Always ethereal, always eclectic, I write as the mood strikes, when there intrigue reveals itself. Usually that means something controversial or adventure of some sort.

I've tried really hard to be unprovocative, but have as yet been unsuccessful.

Monday, 16 October 2006

A Day

It's depressing to turn 29 & 12/2. And I'm finding I'm mostly missing everyone, and life, in Morocco. Not that I haven't made the right decisions- to leave, or to stay- but I still really miss them. But they gave me a wonderful intercontinental birthday present today, all with a Georgian theme.

That was probably the highlight of the day. It was ironic, because I had heard these hints that there was going to be a surprise party, and I kept on expecting one. Surprise! Turns out, the hints I had heard were in reference to an aborted surprise party, so nothing happened, and I didn't plan anything, thinking others were. I was very much looking forward to the idea of exploring a bog nearby, something like what I visited before in Morocco, to worship some in nature, as I did with the same loving friends last year. But I was unable to get transportation there while it was still light, leaving me feeling very unfulfilled, in the most metaphysical sense.

So after service where I discovered a good friend owns a restaurant near my church (bringing back many fond memories), I waited for Kent and Trina to get home, and then we went off to a story-telling session. This group called The Moth is touring out of New York around the U.S. telling stories. These are all true stories, told without notes, maximum of 12 minutes at a time. If they go too long a professional violinist interupts them with a solo.

There's a definite New York City feel to the stories. We stayed for 4 of the 7 stories there at Town Hall. The first was by the host, sharing about how he had a kid out of wedlock in a one-night stand, and therefore over Christmas shared crack while making out with a transvestite. Yeah. The second got a little better- at least cleaner. A woman shared about how she almost drowned while on vacation in Kennebunkport, but was saved by a couple of the Kennedy's (in an ironic Chappaquiddik twist). Subsequently the storyteller accidently knocked the glass eye of her uncle out while playing Chicken Fights in the water, and then the entire family searched as the same Kennedys secretly watched in a celebrity stalker reversal. Interesting story. Only to be followed by an ex-pick-pocket sharing about how he learned his trade so well, as he got involved in drugs and alchohol, which caused him to lose his excellent pick-pocketing abilities. (I know there's a moral in there somewhere.)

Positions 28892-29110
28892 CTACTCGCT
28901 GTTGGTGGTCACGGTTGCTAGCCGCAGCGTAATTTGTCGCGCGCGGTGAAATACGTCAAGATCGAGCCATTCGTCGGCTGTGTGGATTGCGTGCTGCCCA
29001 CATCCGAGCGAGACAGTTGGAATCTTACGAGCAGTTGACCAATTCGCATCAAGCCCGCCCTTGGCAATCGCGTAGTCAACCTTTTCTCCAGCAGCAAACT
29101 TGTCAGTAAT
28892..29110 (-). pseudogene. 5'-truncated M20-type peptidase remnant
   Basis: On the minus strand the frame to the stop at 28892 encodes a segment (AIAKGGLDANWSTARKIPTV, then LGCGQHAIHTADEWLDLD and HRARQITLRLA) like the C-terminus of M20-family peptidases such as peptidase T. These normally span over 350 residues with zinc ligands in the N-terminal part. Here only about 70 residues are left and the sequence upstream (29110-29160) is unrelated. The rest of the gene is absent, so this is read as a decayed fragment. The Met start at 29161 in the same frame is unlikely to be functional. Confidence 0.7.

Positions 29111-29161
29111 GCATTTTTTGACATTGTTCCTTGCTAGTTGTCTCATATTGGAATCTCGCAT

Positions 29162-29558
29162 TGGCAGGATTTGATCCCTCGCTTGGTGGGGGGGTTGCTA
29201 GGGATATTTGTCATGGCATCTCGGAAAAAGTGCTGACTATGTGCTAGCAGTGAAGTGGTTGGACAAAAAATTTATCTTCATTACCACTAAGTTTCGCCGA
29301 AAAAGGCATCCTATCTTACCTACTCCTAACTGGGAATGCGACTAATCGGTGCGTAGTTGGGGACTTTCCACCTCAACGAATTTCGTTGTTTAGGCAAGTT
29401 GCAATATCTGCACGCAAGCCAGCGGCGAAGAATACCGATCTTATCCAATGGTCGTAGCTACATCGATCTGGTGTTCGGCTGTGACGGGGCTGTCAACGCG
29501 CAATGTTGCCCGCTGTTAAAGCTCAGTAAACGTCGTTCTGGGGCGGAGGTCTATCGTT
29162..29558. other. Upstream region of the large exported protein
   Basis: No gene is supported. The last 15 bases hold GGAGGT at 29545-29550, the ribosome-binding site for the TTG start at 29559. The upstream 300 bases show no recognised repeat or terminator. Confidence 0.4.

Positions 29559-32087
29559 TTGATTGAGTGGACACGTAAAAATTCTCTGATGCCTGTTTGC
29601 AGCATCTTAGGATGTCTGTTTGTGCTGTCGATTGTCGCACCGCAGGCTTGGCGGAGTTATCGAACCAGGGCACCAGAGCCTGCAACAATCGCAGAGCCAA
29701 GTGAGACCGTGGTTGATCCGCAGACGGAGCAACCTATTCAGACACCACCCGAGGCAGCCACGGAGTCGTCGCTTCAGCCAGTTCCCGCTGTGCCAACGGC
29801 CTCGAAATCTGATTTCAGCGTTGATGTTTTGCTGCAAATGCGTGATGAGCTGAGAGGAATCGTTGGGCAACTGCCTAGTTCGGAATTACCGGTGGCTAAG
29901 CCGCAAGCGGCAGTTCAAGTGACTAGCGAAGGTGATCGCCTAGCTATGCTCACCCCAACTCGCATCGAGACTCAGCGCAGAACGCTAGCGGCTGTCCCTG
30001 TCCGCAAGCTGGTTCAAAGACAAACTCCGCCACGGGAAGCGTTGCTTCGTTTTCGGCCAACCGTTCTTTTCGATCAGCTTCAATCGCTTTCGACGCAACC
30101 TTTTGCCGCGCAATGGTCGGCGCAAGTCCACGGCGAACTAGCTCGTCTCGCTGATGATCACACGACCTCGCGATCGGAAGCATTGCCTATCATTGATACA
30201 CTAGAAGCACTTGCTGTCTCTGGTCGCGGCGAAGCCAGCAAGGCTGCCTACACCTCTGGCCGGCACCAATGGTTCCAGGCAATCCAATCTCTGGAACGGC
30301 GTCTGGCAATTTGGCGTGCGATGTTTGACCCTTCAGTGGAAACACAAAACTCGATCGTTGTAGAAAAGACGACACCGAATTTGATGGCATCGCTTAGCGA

I'm so glad we stayed for the final guy, the author of Snow Falling on Cedars. There was a difference somehow in how he shared, being from Seattle, after the three New Yorkers. Maybe a less edgy tone? I'd loved the movie, so I looked forward to the story, and I was not disappointed. Here finally was some redemption. He shared about how he has always, up till 2 months ago, thought of himself as the top of the world, in writing, sports, everything. When he was 10 this lead him into a very short fight where a shorter boy fractured his wrist. (This after he mentioned that the shorter boy's mother engages in alternative means of gaining ready cash.) Subsequently they both were on the same jr. high basketball team, and became best friends through highschool. But then, 40 years later, he discovered that that fracture had lead to rheumatoid arthritis. And as he realized he couldn't overcome this, he fell downward into an immense spiral of depression. And then a few months ago, he hit bottom, and realized that he wasn't the top of the world, and didn't need to be. And he could now see how that fracture 40 years ago helped him in this moment, and could thank his friend for it. Which he did by calling him up on stage and hugging him.

After that story, considering the first three, we were eager to leave early on a high note. We moved on to Compline, a weekly tradition here at St. Mark's, similar to the Taize I went to a week ago. This is a very beautiful setting where an all-male choir sings Gregorian style, albeit in English, in a great hall of acoustics. We stand, sit, and lie down for 1/2 an hour, absorbing the music and listening to God, repeating the Lord's Prayer. I say lying down, because this is Seattle, and this is a very popular deal for singles, so all the pews in the great hall are filled, and men and women lounge and lie on the ground around the pews, considering what is sung.

It allowed me to contemplate trespasses. I think I like it better than sins or debtors, even if it does have more "s's" and therefore can lead to embarassement if you use it accidently in an unknown church. Sins brings to mind what you've done wrong, or others have done wrong. Debtors makes it financial- what does someone else owe me? Trespasses I think I can relate to better. How has someone trespasses on my land, territory, boundaries- or I to them? Somehow it's easier to forgive that way, be it for real or felt slights. So I went through the list of those I felt injured by, forgiving them trespasses- and I think came a long way towards actually doing so.

We returned home for some ice cream and cake, and the best physical present of the day goes to Kent and Trina, for a candle. Reminds me of my plans for this Halloween. I'm thinking of going as Black Smoke.

2 comments:

Lauren said...

so the eyeball is a candle holder?

Very cool.

@bdul muHib said...

Yes :-)